When a small business owner is faced with the responsibilities of production economics, financial reports and marketing all at the same time, cybersecurity can often appear complicated and, at times, unnecessary. However, this disregard for IT security is being exploited by cyber criminals.
Kaspersky researchers assessed the dynamics of attacks on small and medium-sized businesses between January and April 2022 and the same period in 2021, to identify which threats pose an increasing danger to entrepreneurs.
In 2022, the number of Trojan-PSW (Password Stealing Ware) detections in South Africa increased by 69% when compared to the same period in 2021 – 20 922 detections in 2022 compared to 12 344 in 2021.
Trojan-PSW is a malware that steals passwords, along with other account information, which then allows attackers to gain access to the corporate network and steal sensitive information.
Another popular attack tool used on small businesses is Internet attacks, specifically, web pages with redirects to exploits, sites containing exploits and other malicious programs, botnet C&C centers, etc.
While the number of these attacks decreased in the first four month of 2022 in South Africa by 13% (419 506 infections in 2022 compared to 483 846 infections in 2021), the amount of Internet attacks remains high.
With the shift towards remote working, many companies have introduced the Remote Desktop Protocol (RDP), a technology that enables computers on the same corporate network to be linked together and accessed remotely, even when the employees are at home.
While the overall number of attacks on RDP has decreased in South Africa, globally this threat is still a challenge. For example, in the first trimester of 2021 there were about 47.5 million attacks in the U.S., whereas for the same period in 2022 the number had risen to 51 million.
Having a special security solution enables attack visualisation and provides IT administrators with a convenient tool for incident analysis. The faster they can analyse where and how a leak occurred, the better they will be able to solve any negative consequences.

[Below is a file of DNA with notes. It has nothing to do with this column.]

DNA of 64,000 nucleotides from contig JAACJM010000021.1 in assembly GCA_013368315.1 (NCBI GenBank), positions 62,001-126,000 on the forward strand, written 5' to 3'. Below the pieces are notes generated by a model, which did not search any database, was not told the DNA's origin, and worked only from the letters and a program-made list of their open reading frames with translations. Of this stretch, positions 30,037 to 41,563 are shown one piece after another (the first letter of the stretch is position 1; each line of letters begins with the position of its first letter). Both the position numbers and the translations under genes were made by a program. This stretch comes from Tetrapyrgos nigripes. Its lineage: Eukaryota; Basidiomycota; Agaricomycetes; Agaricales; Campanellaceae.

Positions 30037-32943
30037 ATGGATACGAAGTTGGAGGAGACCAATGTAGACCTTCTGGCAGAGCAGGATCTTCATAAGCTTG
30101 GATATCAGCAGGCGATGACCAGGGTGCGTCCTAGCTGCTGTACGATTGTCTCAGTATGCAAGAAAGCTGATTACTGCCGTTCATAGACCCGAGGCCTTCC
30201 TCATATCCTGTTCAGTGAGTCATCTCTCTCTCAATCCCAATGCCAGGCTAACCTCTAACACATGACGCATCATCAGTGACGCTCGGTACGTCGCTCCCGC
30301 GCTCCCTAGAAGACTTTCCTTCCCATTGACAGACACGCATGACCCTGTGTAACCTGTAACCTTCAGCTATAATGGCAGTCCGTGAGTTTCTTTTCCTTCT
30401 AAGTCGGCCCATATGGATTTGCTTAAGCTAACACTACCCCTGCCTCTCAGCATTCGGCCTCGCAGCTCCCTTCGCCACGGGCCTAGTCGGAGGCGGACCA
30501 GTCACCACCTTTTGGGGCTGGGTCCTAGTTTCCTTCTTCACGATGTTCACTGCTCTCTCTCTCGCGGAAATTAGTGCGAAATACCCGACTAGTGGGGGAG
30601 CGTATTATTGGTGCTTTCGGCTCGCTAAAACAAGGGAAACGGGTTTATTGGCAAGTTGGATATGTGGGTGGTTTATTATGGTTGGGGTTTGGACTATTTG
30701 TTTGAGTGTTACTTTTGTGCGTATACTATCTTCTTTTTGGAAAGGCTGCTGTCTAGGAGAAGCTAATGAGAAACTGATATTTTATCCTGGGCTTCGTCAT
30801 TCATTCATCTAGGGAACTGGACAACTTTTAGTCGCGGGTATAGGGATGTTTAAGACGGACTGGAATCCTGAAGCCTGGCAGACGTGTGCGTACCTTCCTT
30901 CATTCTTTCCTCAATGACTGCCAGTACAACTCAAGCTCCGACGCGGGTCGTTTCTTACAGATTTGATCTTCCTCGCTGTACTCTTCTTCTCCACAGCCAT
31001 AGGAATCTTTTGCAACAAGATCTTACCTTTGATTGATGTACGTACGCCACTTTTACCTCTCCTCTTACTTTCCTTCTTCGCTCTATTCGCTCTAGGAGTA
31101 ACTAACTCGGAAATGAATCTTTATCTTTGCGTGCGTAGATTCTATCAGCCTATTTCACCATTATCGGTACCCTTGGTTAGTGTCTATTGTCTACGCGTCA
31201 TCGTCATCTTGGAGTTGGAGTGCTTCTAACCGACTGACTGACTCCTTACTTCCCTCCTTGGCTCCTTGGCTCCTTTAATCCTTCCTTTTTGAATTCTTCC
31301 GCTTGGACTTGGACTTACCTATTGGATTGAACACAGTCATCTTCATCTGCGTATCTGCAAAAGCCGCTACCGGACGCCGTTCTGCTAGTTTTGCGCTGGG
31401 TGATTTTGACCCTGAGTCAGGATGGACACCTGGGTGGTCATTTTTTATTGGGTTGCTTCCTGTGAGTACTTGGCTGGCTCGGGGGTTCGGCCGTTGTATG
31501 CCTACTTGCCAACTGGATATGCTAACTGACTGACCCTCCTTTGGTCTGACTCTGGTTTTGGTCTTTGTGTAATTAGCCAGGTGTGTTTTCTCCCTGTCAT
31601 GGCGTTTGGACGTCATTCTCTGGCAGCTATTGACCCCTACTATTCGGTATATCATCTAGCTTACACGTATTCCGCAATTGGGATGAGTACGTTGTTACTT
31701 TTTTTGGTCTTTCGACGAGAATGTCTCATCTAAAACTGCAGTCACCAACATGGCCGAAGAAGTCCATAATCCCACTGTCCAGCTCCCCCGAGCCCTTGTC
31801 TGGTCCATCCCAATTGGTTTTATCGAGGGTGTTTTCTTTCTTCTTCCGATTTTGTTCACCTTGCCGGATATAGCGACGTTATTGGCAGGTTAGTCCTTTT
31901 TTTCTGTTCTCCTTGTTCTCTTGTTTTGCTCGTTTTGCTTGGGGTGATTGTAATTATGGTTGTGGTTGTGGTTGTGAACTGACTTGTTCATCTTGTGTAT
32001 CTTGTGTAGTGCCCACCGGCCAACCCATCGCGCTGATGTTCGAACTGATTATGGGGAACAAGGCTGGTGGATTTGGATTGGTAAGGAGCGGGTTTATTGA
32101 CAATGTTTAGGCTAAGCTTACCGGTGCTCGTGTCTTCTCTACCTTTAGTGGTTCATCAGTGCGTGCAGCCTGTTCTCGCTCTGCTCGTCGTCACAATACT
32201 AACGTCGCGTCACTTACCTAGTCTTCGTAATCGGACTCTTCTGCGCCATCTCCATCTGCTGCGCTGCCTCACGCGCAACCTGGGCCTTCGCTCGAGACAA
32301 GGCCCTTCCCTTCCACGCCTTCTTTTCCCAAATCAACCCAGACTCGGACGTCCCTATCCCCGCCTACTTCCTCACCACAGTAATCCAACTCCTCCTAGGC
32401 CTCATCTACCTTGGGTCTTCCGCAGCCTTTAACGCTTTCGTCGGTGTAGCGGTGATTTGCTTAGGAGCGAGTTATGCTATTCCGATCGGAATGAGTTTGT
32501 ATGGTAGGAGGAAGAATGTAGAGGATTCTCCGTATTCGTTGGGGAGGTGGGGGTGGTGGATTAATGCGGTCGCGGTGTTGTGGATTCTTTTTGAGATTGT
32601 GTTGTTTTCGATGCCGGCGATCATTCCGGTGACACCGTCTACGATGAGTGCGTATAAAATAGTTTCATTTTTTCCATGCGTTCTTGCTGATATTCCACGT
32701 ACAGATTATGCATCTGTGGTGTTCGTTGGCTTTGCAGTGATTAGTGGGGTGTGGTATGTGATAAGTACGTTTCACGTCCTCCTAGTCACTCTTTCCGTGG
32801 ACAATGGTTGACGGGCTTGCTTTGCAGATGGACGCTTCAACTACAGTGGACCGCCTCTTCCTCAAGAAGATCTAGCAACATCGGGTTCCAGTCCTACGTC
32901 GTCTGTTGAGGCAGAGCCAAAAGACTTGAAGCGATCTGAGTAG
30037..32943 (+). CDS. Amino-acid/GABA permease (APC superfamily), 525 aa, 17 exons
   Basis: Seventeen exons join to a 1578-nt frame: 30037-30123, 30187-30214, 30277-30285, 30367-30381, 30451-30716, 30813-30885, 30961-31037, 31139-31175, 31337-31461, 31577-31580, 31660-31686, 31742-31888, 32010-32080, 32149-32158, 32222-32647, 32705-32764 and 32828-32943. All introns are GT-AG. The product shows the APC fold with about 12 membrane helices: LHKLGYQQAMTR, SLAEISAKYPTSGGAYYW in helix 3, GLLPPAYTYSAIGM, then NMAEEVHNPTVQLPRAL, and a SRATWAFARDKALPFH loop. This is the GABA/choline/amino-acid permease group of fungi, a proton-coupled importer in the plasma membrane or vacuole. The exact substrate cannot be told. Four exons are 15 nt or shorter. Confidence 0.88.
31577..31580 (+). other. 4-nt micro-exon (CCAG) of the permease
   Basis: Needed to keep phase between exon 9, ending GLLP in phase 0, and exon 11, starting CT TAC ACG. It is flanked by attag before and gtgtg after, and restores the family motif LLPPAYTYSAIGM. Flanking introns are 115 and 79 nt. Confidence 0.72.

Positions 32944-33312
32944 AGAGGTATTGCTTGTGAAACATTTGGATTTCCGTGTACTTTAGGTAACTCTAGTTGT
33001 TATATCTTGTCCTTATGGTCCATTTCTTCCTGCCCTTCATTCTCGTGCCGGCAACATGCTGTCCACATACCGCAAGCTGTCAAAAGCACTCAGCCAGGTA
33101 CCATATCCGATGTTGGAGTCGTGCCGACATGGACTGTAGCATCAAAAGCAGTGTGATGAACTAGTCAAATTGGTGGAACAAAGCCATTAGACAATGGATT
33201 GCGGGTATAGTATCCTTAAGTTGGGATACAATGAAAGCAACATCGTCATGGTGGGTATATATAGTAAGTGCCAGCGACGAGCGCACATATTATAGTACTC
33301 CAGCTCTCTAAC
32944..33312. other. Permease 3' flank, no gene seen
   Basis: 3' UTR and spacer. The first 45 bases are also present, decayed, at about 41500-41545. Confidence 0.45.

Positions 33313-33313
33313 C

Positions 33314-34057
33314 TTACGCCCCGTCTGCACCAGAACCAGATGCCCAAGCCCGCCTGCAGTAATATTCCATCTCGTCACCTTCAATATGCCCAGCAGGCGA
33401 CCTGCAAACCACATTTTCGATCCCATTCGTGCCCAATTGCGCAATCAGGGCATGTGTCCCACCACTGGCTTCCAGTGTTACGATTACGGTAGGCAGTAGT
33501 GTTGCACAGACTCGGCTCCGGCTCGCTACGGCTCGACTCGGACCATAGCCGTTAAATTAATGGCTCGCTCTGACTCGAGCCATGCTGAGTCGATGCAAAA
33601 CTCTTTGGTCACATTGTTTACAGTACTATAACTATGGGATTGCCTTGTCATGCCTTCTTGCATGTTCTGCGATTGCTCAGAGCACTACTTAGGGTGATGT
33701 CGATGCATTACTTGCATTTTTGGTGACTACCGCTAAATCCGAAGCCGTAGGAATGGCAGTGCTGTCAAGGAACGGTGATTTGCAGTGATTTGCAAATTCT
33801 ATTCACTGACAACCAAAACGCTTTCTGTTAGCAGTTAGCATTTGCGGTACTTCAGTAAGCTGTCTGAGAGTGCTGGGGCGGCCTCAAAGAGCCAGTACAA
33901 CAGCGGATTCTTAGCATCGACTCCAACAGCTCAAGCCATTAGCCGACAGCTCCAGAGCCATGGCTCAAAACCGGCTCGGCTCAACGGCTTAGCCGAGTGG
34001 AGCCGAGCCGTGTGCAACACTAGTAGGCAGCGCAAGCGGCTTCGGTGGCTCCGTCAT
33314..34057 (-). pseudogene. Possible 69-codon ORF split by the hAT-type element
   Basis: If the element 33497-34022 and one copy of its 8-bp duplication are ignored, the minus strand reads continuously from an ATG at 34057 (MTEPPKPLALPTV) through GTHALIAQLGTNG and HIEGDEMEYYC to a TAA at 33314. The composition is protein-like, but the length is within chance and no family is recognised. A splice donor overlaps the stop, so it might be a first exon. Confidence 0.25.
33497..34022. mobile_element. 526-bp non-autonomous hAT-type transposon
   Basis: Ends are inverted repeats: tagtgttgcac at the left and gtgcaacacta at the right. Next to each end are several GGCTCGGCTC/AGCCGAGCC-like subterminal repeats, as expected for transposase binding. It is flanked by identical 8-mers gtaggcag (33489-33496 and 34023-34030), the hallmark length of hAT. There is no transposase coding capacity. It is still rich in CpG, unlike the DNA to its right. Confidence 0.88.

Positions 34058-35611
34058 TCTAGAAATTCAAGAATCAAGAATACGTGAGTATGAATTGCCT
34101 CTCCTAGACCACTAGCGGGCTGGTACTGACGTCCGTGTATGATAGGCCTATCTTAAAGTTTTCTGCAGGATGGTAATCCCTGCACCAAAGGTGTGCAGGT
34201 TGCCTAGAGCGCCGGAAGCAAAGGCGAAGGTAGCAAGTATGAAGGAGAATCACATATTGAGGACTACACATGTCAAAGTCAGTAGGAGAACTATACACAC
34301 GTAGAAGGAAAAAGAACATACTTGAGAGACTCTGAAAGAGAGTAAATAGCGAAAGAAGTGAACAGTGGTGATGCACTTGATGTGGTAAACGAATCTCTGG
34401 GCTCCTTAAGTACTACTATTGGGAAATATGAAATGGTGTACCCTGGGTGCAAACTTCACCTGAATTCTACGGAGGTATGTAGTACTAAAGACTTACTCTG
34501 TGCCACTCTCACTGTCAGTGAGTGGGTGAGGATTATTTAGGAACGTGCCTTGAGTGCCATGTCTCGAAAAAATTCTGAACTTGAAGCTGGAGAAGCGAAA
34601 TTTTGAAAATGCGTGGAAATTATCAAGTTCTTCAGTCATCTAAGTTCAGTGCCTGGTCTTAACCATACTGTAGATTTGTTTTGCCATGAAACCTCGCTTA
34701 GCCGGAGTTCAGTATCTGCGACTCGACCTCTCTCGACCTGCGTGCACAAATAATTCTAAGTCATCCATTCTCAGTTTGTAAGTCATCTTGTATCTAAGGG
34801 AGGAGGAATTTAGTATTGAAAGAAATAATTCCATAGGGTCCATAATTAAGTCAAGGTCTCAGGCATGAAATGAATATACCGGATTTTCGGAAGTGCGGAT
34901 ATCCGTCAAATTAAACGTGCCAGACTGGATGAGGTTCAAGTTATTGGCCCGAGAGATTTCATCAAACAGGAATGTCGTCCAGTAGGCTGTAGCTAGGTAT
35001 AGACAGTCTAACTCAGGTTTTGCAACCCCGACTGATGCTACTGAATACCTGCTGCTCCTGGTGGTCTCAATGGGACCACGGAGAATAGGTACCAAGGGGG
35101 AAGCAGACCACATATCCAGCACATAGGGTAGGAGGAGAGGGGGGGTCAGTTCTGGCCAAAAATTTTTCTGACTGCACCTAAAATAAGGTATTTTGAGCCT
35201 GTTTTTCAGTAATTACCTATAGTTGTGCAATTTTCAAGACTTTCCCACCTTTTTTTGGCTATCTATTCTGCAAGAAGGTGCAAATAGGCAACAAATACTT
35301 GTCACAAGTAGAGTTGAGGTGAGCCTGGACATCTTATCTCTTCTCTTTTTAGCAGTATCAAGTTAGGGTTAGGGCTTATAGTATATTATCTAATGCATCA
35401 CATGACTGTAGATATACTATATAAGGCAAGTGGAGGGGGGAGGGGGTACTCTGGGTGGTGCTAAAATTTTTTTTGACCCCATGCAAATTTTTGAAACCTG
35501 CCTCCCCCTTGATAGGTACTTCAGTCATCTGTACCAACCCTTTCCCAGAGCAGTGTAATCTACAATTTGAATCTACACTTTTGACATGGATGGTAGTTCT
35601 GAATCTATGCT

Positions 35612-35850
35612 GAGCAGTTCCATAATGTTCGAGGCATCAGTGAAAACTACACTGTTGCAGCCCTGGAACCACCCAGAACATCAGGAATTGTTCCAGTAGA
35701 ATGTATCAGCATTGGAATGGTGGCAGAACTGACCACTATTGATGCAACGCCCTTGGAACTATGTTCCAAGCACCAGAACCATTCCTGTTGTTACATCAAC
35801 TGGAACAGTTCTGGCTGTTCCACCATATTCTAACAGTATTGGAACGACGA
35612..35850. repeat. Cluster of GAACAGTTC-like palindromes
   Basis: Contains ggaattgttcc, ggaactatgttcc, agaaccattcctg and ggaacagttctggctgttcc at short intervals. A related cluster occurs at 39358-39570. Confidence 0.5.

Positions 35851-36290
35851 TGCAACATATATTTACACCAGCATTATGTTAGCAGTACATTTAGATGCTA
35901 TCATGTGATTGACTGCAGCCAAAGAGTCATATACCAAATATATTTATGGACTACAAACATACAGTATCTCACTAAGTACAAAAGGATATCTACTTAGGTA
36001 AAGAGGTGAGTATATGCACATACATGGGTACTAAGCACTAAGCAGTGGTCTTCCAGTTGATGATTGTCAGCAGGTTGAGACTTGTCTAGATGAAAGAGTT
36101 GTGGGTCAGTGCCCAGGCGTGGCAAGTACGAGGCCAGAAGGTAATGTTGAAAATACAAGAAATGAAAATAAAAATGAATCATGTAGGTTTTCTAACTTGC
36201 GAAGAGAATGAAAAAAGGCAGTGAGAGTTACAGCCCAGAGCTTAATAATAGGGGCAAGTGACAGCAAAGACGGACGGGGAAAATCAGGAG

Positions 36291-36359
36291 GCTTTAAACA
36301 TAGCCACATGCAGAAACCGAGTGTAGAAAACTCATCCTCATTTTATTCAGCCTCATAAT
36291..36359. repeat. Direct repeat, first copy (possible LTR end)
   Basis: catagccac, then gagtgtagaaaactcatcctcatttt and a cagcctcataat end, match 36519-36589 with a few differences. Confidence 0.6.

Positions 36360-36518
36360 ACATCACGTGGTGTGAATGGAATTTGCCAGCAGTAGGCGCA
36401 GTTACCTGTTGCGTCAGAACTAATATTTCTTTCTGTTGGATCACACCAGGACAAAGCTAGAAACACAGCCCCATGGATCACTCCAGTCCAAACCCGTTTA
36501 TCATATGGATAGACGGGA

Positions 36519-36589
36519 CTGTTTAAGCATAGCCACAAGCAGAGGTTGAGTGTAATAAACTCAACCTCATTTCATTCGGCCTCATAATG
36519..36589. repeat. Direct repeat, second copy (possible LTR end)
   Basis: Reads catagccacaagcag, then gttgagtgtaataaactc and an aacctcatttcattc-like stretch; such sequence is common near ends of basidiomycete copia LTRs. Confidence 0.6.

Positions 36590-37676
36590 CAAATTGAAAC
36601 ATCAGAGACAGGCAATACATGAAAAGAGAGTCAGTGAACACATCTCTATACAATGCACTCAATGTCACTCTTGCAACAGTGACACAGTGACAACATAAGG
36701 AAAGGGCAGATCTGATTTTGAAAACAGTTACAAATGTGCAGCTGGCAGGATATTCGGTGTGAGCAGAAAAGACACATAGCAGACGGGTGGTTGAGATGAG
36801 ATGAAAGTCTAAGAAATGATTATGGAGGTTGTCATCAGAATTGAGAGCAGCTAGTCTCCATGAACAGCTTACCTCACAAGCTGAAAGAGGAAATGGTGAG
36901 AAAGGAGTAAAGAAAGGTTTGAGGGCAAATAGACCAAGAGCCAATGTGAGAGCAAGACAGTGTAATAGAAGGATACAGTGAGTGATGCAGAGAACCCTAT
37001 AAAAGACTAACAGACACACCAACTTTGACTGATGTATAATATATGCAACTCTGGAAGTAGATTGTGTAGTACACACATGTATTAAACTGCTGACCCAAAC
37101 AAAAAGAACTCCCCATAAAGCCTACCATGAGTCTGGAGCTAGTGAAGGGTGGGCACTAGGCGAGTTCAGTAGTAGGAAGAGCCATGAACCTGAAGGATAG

Even small businesses with limited IT resources still need to protect all their working devices, including computers and mobile phones, from cyber threats.
“With the shift to remote working and the introduction of numerous advanced technologies in the daily operations of even small companies, security measures need to evolve to support these sophisticated setups. Cybercriminals are already way ahead of the curve, so much so that virtually every organisation will experience a breach attempt at some point.
“For small companies today, it’s not a matter of whether a cybersecurity incident will happen but when. Having trained staff and an educated IT-specialist is no longer a luxury but a must-have part of your business development,” said Denis Parinov, a security researcher at Kaspersky.
To protect your business, Kaspersky recommends:
- Providing your staff with basic cybersecurity hygiene training as many targeted attacks start with phishing or other social engineering techniques.
- Using a protection solution for endpoints and mail servers with anti-phishing capabilities to decrease the chance of infection through phishing emails.
- Taking key data protection measures. Always safeguard corporate data and devices, including by using password protection, encrypting work devices and ensuring data is backed up.
- Keeping work devices physically safe – do not leave them unattended in public, always lock them and use strong passwords and encryption software.